A study of the Christian Church from the Reformation to the present, focusing on doctrinal development and divergence, the division of Western Christendom, the impact of the Enlightenment, and ecumenical initiatives.
A survey of the history of Canada from the earliest times until the conclusion of the colonial period. Special emphasis is placed on the experiences of Indigenous peoples and the development of the religious and political characteristics of colonial societies amidst the challenges of the physical environment.
An overview of Canadian history from 1867 to the early 21st century, covering political, religious, economic, and social developments. Topics include Confederation and nation building, westward expansion and resistance, the experiences of Indigenous peoples, the changing role of Christianity, relations between French and English-Canadians, the World Wars and Great Depression, social and political change after 1945, and Canada’s changing relationship with the world.
A survey of American history from the colonial period to the present. Special emphasis will be given to the colonies as transplanted European societies, their transformation into a nation through revolution and constitution-building, the crisis of the Civil War, and the development of the United States into a modern urban-industrial democracy and 20th-century global power.
An examination of the social, political, and intellectual history of Europe from the late Middle Ages to the revolutionary era. Topics will include the origin and nature of the Reformation, the wars of religion, European overseas expansion, the Enlightenment, and the French Revolution as the course explores the development of European states in the larger world.
This course introduces the first millennium of Islamic history, from the time of Muhammad to the height of the Ottoman and Mughal empires. Geographically stretching from Spain in the west to Java in the east, and from Zanzibar in the south to Tashkent in the north, Islamic civilization in this period encompassed a vast zone of cultural exchange. Themes include the origins & development of Islam; emergence of Islamic philosophy, science & art; rise & fall of Islamic states; shifts in socio-economic patterns; and regional differences.
Developing more or less parallel to the history course on Asian philosophy, Ancient Philosophy traces the beginnings of Western philosophy, focusing largely on ancient Greece and Rome. Particular emphasis will be on reading the entirety of what are sometimes known as “The Twin Pillars of Oxford University”– Plato’s Republic and Aristotle’s Ethics–though attention will also be given to major works in the Epicurean and Stoic traditions.
This course explores the development of Western philosophy in two phases. The first phase takes us from the collapse of the Roman Empire and St. Augustine through to the development of the medieval university and Thomas Aquinas. The second phase explores key thinkers coming out of the “three Rs” – the Renaissance, Reformation, and Scientific Revolution – focusing especially on Machiavelli, Hobbes, Descartes, and Locke.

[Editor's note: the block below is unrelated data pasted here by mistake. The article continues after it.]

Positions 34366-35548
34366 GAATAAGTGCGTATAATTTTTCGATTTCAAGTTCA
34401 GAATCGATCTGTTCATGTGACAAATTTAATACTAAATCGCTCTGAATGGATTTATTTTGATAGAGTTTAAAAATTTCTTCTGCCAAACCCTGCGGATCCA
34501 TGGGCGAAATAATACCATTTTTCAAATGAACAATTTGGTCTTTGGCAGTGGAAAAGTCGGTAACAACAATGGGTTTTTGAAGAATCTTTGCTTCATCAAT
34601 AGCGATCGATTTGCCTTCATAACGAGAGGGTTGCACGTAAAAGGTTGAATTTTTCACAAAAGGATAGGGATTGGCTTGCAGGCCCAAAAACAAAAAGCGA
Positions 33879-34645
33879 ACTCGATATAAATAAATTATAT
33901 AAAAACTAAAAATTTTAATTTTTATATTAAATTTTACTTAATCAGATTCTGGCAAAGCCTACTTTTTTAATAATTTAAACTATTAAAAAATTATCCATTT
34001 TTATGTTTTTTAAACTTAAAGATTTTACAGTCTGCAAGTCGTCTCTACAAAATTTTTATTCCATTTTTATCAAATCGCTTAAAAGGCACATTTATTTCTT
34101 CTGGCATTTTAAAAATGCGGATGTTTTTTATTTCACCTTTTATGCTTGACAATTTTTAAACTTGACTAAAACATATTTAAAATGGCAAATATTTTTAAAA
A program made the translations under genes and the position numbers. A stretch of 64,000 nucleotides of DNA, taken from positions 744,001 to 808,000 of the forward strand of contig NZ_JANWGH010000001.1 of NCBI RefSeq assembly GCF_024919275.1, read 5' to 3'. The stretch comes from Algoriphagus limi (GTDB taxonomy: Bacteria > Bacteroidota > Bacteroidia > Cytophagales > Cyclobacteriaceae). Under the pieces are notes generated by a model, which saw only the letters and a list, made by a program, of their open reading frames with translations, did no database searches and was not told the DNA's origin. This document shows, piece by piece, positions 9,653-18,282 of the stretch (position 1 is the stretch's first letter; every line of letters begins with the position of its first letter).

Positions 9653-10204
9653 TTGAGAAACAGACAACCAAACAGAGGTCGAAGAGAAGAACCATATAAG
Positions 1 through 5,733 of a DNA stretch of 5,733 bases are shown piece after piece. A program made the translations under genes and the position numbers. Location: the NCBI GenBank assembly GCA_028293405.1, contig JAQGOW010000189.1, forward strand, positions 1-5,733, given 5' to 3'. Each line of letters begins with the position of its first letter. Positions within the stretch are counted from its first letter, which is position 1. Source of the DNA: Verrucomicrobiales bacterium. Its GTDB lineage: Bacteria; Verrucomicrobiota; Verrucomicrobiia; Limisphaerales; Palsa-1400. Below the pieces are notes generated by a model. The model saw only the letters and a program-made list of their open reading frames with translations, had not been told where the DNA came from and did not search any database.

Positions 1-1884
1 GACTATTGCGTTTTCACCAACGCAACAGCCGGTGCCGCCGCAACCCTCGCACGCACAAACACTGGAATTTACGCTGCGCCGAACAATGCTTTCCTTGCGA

The Enlightenment or ‘Age of Reason’ witnessed the rebirth of a radical new form of skepticism that started with Descartes. In this course, the ramifications of this skepticism are traced through the early atheism of Rousseau and agnosticism of Hume up to the crucial faith-reason divide of Kant. The subsequent post-Kantian explosion of atheism in both continental philosophy (Nietzsche, Heidegger, Foucault, Derrida) and analytical philosophy (Russell, Flew, Dennett) will be explored, concluding with some responses by contemporary Christian philosophers.
A treatment of selected topics relating to historical consciousness and the nature of historical knowledge. Both classical and contemporary positions on historical explanations will be considered.
This course explores the origins of the contemporary discipline of history, how it functions in its academic context, and the ideological currents more influential in the discipline today. Beginning with Augustine’s City of God, students will engage with Christian reflections on theoretical questions in the study of history and bring them into conversation with other important contemporary schools of thought, with the goal of developing their own mature Christian perspective on the nature and meaning of history.
This course provides a broad introduction to great political theory in the Western tradition, with special emphasis on the history of Christian political thought. It will address perennial questions addressed by both Christian and non-Christian political thinkers, such as: What is justice? What is the foundation of political authority? What is the proper relationship of church and state? These questions will be approached more normatively (asking how societies ought to answer them) than descriptively (observing how they have answered them).
A thematic and comparative course examining the history of the totalitarian political movements of the 20th century and their worldwide impact. The course focuses on four main areas: international fascism and Nazism; communism, both Western and non-Western; totalitarianism’s effects on the nontotalitarian world; and resistance to totalitarianism. Throughout the course, attention will be given to the religious nature of
totalitarian systems and their historical conflict with other religious commitments, especially those of Christianity.
A history of the shifting memory of the Vietnam War in American culture from the late 1970s to the early 2000s. Special focus will be given to the transformation of the popular memory of the Vietnam War as influenced by, and evidenced in, film-media